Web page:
By: Andrew Hendriks
Canadian Baseball Network
DUNEDIN, Fla. – Had it not been for the mentorship he gratefully received from veteran players such as Todd Helton, Jamey Carroll, Nomar Garciaparra or Derek Jeter, Troy Tulowitzki may have never become the player he is today.
Entering his 12th major league campaign, Toronto’s five-time All-Star understands the value of being a clubhouse leader both on and off the field.
“Honestly, what I come here every day to do is try and be a good teammate to these guys. Help as many guys as I can and just try to just go about my business,” Tulowitzki said following his spring training debut on Sunday.
Working predominately with the team’s infielders, Tulowitzki has taken several of the organization's younger players under his wing this spring in an effort to use his experience to help guide his teammates through the early stages of the season.
One of those players is top hitting prospect Rowdy Tellez, a 21-year-old first baseman who, after slashing .297/.387/.530 over 514 plate appearances in New Hampshire last season, projects to start the year with triple-A Buffalo when camp breaks later this spring.
“Rowdy’s great. He’s a good kid,” admitted Tulowitzki. “He listens, he works. When you have both those things and talent, that makes for a good player.”
Selected by the Blue Jays in the 30th round of 2013’s June amateur draft, Tellez has notched 326 minor league games over the past four seasons.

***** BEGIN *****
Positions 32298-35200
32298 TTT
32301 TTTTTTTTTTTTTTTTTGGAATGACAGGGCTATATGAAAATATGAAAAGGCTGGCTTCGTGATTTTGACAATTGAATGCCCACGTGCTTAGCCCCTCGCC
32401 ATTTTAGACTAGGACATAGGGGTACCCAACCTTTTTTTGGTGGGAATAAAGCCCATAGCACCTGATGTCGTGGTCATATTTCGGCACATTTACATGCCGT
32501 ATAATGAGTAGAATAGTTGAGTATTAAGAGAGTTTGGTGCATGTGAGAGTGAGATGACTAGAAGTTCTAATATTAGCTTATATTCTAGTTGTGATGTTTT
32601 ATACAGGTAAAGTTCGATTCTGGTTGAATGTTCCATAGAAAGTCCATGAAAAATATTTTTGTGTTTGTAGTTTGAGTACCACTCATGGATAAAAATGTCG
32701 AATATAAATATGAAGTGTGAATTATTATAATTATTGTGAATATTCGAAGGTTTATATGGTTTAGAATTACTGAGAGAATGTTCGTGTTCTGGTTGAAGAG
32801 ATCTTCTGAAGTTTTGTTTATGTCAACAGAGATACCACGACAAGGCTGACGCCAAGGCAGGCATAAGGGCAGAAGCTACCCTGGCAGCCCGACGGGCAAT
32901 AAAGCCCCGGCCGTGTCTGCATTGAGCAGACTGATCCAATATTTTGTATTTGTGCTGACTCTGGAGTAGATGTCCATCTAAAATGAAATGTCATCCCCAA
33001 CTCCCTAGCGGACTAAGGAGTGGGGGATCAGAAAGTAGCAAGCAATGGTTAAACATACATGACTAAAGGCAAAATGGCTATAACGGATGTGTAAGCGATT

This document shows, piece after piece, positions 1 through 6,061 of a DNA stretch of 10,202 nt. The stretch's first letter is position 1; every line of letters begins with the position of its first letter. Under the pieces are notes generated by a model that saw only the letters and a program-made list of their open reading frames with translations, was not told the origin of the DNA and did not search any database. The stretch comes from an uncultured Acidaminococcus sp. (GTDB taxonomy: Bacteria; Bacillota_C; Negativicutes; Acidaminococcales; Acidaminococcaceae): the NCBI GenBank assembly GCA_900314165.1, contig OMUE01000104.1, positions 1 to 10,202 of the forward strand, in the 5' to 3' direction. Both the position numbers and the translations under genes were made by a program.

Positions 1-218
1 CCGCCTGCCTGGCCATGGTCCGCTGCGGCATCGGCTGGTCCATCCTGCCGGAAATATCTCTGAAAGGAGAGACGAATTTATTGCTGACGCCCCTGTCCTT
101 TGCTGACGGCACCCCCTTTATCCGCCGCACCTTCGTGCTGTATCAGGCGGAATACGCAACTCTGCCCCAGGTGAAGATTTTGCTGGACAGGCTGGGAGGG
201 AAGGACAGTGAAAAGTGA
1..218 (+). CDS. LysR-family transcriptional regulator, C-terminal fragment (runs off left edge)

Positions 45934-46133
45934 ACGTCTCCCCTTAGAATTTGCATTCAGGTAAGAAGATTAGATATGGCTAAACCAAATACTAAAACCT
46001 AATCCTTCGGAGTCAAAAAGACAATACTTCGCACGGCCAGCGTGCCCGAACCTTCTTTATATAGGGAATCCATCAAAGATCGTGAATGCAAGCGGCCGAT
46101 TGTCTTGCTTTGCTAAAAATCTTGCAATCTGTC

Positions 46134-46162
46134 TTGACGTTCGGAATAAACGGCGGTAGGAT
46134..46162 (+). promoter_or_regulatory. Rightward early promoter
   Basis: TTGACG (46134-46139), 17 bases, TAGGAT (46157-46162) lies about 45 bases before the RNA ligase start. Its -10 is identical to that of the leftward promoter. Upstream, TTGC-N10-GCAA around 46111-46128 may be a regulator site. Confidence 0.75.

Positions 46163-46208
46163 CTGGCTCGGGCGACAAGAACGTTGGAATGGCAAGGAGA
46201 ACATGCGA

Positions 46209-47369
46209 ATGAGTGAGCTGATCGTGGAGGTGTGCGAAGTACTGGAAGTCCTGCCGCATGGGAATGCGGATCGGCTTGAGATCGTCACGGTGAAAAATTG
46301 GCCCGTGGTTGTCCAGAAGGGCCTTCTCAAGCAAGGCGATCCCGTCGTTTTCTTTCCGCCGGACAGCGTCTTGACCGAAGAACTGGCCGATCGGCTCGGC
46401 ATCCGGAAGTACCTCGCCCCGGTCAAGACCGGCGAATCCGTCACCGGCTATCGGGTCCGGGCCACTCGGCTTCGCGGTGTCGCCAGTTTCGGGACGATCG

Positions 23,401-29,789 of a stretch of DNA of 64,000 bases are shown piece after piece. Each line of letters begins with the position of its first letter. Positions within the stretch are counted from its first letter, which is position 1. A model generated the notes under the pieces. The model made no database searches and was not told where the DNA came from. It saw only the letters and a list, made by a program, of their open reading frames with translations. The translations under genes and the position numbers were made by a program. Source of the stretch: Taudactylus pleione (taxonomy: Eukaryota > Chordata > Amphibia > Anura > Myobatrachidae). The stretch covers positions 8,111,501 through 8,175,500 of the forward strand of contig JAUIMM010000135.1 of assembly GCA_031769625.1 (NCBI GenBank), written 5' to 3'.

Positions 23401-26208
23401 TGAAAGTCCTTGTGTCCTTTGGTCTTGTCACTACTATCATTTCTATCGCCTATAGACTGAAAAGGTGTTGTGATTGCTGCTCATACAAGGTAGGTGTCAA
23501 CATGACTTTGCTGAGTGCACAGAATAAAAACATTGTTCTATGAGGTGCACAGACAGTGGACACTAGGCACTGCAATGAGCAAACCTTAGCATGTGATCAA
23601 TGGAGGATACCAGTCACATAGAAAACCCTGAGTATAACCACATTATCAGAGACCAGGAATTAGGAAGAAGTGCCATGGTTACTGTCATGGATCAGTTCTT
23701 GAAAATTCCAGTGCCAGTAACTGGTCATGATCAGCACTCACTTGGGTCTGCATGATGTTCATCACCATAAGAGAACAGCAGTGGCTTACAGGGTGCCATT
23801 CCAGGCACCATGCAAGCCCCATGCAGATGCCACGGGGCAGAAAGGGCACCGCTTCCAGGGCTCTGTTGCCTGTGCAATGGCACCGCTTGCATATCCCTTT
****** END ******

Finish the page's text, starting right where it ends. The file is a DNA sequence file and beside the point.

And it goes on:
Rivaled only by his double-A performance last year, the 6’4” product of Sacramento, CA appeared in 21 games with the Salt River Rafters, Toronto’s Arizona Fall League (AFL) affiliate, in 2015.
Often viewed as the Cape-Cod League for professional who are currently knocking on Major League Baseball’s door, the AFL serves as a means of pitting the game's top prospects against each other in short-season play.
For his part, Tellez shared the Rafters lead in home runs (4), RBI (17) and total bases (40) during his time in the prestigious circuit.
Two years removed from establishing himself with a strong fall showing, Tellez is in the midst of experiencing his second spring training assignment with the big club and Tulowitzki likes what he’s seen so far out of the Blue Jays prospect.
“It’s just fun for me to watch these guys grow. Even for (Tellez) from last spring training to this spring training. To see how much better of a player he is and how much better and more comfortable he is in the clubhouse.” added Toronto’s gold glove caliber shortstop.
Tulo’s not the only one to take notice this spring.
“Tellez, he’s not going to make the team, but he’s high on our list. Probably as high as anybody,” explained Blue Jays manager John Gibbons earlier this month.
Gibbons’ comments came only a few days after MLB.com named the left-handed swinging slugger as the Blue Jays #5 prospect behind only Vladimir Guerrero Jr., Sean Reid-Foley, Anthony Alford and Richard Urena, respectively.
Checking in with above-average hit and power tools, Tellez has impressed the Blue Jays brass with his commitment to further developing his game both offensively and with the glove.
Should he continue to develop at a rapid pace while demonstrating the maturity to continually work on his game and absorb from his surroundings, one would think that the big leagues will come calling soon enough.